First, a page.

My daughter only napped in 30-minute increments. For months and months. Every day, I put her down in her crib, held my breath, and hoped that it might be our breakthrough moment. Maybe this would be the nap where everything clicked, she would sleep and all of the work and preparation and research would have paid off.
And when after thirty minutes, her tiny cries echoed through the house, I hung my head and wondered where I had gone wrong. It always felt a little like reviewing a test in school, one for which I had meticulously prepared and yet somehow still bombed. If I could just figure out my mistakes, I could do better the next time.
Needless to say, I continued to fail the test. My daughter didn’t take consistently long naps until she was almost 2-years-old.
For a really long time, I assumed this represented a failure of parenting. I had friends whose kids slept in long, beautiful, chunky stretches. There was evidence of this A+ napping everywhere. It was all over the internet, on forums and blogs, and in the massive stack of parenting books I ordered because they promised that they would solve the puzzle of my daughter’s defective napping.
I devoted myself to these sleep books, became a student in their didacticism. I’m a planner and a bit of an over-achiever, and I just knew that if I studied hard enough, absorbed the wisdom of all of these baby sleep gurus, surely, we could get to the root cause of our issues.
All of my insecurities as a parent were justified in the pages of these books. My daughter wasn’t napping because of the following parenting mistakes: she was overtired, not tired enough, hungry, overfed, too cold, too hot, too stimulated. Her nursery wasn’t dark enough or was too dark, was too noisy or too quiet. One book told me that our routine was all off and if I fed her before naps, I was creating a sleep crutch. Another book told me that if I put her to sleep too long after a feed, obviously she’d wake up early out of hunger. One author assured me that rocking her to sleep was the way to go, while another promised that if I rocked her to sleep, even once, she wouldn’t sleep again until college.
I tried everything, eat-play-sleep, pick-up-put-down, drowsy-but-awake, awake-but-drowsy. I stuck to a regimented schedule. I avoided the car and the stroller. I used sleep sacks, magic suits, white noise and blackout curtains. I let her cry because one author told me that was the only way she would ever sleep. And then I felt immediately guilty because the next book insinuated that cry-it-out would turn her into a sociopath.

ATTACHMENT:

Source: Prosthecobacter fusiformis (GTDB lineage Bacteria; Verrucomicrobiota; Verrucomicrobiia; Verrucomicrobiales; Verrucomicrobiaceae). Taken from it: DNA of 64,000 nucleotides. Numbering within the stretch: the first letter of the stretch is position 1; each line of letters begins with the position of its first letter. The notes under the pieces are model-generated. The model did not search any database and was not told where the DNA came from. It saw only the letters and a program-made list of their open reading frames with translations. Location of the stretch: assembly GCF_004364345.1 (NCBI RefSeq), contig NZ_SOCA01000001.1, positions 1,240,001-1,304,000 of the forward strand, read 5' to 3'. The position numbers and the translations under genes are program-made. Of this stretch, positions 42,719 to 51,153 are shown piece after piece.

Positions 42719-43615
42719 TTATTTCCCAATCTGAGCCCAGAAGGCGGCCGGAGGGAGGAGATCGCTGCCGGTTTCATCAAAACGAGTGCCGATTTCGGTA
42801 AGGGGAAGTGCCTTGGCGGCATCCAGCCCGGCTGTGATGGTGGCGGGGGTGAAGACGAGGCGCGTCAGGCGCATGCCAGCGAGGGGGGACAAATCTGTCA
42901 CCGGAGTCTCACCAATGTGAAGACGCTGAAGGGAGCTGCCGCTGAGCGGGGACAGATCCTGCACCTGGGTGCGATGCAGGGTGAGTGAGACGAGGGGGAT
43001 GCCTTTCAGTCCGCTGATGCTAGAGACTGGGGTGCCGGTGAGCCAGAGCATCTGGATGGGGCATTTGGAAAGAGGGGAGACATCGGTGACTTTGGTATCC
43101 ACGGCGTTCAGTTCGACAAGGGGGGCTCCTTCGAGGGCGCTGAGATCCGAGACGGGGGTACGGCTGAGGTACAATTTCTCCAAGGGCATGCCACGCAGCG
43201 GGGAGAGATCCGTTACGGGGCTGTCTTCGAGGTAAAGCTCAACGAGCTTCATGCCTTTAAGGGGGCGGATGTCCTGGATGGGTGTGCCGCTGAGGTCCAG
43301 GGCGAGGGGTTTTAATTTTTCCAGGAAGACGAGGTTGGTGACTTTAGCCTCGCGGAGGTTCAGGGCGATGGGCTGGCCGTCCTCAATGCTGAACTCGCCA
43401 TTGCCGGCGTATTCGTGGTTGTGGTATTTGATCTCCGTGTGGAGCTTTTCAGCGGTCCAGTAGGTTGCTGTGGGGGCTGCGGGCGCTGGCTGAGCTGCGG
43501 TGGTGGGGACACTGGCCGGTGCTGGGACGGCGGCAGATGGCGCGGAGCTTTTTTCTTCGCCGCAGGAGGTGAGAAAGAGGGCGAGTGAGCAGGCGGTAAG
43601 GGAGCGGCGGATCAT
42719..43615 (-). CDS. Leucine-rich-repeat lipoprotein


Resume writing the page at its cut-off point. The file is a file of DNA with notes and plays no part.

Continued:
The more I read, the more approaches and methods I attempted, the more resounding each failure felt. Each short nap was clearly an indictment of my mothering.
Eventually, as time passed, and she got older, my daughter started to take longer naps. She was more and more active, and even though she never became an A+ napper, she at least achieved a solid B- on occasion. But I could never shake the feeling that the problem was with me. Mostly, because all of the books I read made it clear that in their opinion, baby sleep, like so many other behaviors, is up to the skill and effort of the parents.
I believed that up until I had my second child, a sweet, mellow, bouncing baby boy. When he got out of the newborn coma phase and it was time to actually put him down for set naps, I felt a little shiver of fear run down my spine. All of the memories of my stress and anxiety about my daughter’s naps came rushing back. I had clearly failed her, and now I would fail my son, curse him to a childhood of horrible naps.
But then, before I could haul the baby books out of storage, before I could obsessively check sleep websites, something miraculous happened. He napped. Like really napped. In long, glorious stretches. These were the kind of mythical naps I had worked for with my daughter, only I wasn’t working at all. They just happened. On their own. While my daughter subsisted on multiple catnaps long after the books told me she should have consolidated into two long naps, my son fell into that pattern all on his own.
And that’s when I realized something that felt pretty revelatory. Babies, like adults, are unique human beings. And parenting books, while often well-intentioned and helpful in many respects, operate off the premise that every baby will behave in the same way if parents follow a set series of steps. They’re also written by adults writing from their own unique experiences, and those experiences cannot always be duplicated.
After having two wildly different babies, I can emphatically state that at the end of the day, things like sleep likely have nothing to do with your parenting. It more likely comes down to each child’s personality. Some babies sleep beautifully. Others, like my daughter, want to ruin their parent’s happiness (or maybe it just feels like that when you’re in the thick of it).
You can force it, like I did, read every parenting book out there and make yourself miserable. Or you can just accept that every child does things at his or her own pace and time. When it comes to parenting, there are no exams, no final papers, no college credit. The secret is that most of us just show up, make it up as we go along, and hope for the best.